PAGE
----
Mrs. Cranston’s Famous Pie

I was going to post this earlier but then I didn’t. As usual I’m late to the party! 

Mrs Cranston and Chef David, Copyright Ian Jacobs Photography
Mrs Cranston and Chef David: Credit Ian Jacobs Photography

Cranston’s Restaurant, The Old Waverley Hotel, 43 Princes Street,  Edinburgh, EH2 2BY
0131 556 4648

This is where I admit that as well as being a Total Food Geek, I’m also a Major History Geek. It’s not very often that my love of history and yummy food come together, so I was pretty excited when The Edinburgh Collection invited me and some fellow bloggers along to The Old Waverley Hotel to try out one of Mrs Cranston’s pies.

This wouldn’t be too exciting, apart  from the fact that Mrs Cranston was going to be there in person:  and since she baked her last pie in 1870, I figured either I was going to meet a real life ghost or  get a lesson in Edinburgh’s colourful history.

Either was fine with me.

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REVIEW: La Cerise for Bite Magazine

La Cerise, 199-201 Great Junction Street,  Leith, Edinburgh, EH6 5LQ
0131 555 6065

This article was written for the May edition of Bite Magazine, the free mini-guide to eating and drinking in Edinburgh. You can pick up a copy from all good local deli’s and restaurants, for the rest of this month, or you can download a PDF from their website.

Summer is nearly here and to me that means one thing: ice cream! If you want the best

that Edinburgh has to offer, look no further than Great Junction Street; home to La Cerise
Patisserie.

Martin and Claire have been churning out their artisan ice cream for four years now. Martin
has a background in dairy, and his passion for the product is obvious. At La Cerise, they
like to do things a little differently. “Most ice cream makers have a white base that they add
flavour to; whether that’s pistachio or strawberry” he explains, “but here at La Cerise we
always start from scratch with a focus on both texture and flavour.”

The result is full flavoured ice cream that actually tastes like the flavour it claims. My favourite
is the strawberry sherbert, packed with Fife strawberries; creamy, and singing with fruit, it’s
hard to believe that this yoghurt based treat is so low in fat. It’s also hard to believe that such
joyful ice cream is made in a basement kitchen in Leith.

“The best thing about making our own ice cream is that we can experiment with different
tastes and textures” enthuses Claire. For the Leith Festival a few years ago they created a
Crabbies ice cream: ginger, with popping candy to add sparkle. Every weekend the shop
closes while the two beaver away in the kitchen below, dreaming up new and exciting flavour
combinations.

The indecisive among us can choose from a range of ice cream sundaes. Their creative
staff and customers have dreamt up most of the combinations. Make no bones about it, their
customers are loyal. “We have one couple who come up from the Borders once a week just to
see us” says Claire, proudly.

Unfortunately for nine to five-rs, La Cerise is open from 8am to 6pm Monday to Friday. You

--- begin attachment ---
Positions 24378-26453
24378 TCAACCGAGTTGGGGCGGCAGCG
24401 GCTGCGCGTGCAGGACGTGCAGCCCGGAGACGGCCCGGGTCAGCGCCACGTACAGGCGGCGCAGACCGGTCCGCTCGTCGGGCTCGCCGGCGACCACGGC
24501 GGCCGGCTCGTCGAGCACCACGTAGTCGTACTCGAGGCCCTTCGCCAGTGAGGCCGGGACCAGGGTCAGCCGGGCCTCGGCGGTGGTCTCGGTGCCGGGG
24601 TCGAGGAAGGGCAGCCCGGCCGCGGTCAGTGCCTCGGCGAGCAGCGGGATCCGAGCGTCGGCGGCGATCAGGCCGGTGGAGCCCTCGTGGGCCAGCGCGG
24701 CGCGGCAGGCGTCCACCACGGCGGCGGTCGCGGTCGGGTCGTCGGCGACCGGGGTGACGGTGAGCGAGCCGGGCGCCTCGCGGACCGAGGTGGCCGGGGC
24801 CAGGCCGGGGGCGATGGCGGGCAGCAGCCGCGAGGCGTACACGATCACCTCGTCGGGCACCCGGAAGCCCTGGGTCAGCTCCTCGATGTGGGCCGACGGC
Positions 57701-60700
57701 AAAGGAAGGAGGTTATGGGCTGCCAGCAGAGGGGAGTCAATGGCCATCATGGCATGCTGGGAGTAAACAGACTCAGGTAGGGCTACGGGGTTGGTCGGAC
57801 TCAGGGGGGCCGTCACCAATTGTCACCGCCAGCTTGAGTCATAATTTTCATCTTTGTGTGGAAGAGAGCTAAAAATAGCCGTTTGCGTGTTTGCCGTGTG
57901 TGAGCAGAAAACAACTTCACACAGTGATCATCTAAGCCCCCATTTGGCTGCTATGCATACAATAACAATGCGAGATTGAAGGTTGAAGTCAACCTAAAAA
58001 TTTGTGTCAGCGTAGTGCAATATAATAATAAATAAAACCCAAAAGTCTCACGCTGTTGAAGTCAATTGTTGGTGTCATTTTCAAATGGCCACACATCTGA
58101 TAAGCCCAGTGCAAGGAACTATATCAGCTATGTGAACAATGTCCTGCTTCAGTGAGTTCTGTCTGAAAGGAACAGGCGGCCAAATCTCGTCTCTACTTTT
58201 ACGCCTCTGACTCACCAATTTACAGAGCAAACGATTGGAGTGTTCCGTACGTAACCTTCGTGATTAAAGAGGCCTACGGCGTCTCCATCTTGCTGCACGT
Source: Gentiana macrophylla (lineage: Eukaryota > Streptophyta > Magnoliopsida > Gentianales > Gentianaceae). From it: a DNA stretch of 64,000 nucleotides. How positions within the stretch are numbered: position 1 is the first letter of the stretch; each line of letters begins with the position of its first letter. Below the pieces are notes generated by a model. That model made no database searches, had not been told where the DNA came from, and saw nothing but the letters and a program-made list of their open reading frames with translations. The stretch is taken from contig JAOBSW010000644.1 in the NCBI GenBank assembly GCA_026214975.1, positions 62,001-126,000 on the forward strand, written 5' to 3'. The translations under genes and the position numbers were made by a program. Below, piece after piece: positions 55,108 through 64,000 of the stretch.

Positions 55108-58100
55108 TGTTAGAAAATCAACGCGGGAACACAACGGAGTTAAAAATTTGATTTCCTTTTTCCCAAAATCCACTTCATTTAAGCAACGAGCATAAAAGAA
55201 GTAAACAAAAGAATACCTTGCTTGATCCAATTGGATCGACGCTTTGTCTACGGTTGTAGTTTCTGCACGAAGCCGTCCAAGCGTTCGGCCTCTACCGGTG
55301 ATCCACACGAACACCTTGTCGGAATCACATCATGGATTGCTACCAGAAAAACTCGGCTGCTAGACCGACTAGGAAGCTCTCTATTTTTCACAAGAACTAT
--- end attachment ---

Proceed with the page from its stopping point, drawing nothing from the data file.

can still sample their fabulous ice cream out of hours, as they supply to a select few local
eateries: The Beachhouse, Peter’s Yard, Loudon’s, and Bia Bistrot.

But if you ask me, this is ice cream worth pulling a sicky for.

La Cerise on Urbanspoon

REVIEW: The Bon Vivant

The Bon Vivant, 55 Thistle Street, Edinburgh, EH2 1DY
0131 225 3275

The first time I visited The Bon Vivant, it was for a quick birthday drink with my parents and James. James and I had booked a table at Café St Honore round the corner, but as soon as I saw the Bon Vivant’s food menu I was devastated that I had to leave.

All the way through my distinctly average meal I wished I was back in The Bon Vivant.

So when we were looking for a special place for a Monday night dinner, it was no wonder that The Bon Vivant crossed my mind.

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REVIEW: Tanjore

Tanjore, 6–8 Clerk Street, Edinburgh, EH8 9HX
0131 478 6518

When it comes to Indian restaurants, you’re spoiled for choice up Nicolson Square way. But while Kebab Mahal and the Mosque Kitchen have a definite place in the hearts of Edinburgh’s Spice lovin’ residents, if you’re looking for a quick bite to eat I have plenty of good things to say about Tanjore.

Tanjore  do a range of lunchtime tapas. Tapas and Indian food are two of my favourite things, and one of my favourite bandwagons. Speaking of bandwagons, I recently found out that a certain dynamic duo of the Edinburgh food blogging scene have composed a jingle about Indian tapas: look out for the viral video on a YouTube near you soon!

So on Good Friday I jumped in my car to meet my lovely boyfriend for a bite to eat: it’s what Jesus would have wanted, I’m sure. After a few cash machine mishaps,  we finally got our hands on some cold hard dough and wandered into the cosy South Indian café, not really sure what to expect.

The décor was nothing outstanding: typical canteen style. I almost rubbed my hands together with glee: this would be good. If I’ve learned one thing during my time as a food blogger, it’s that the blander the décor the scrummier the scran.

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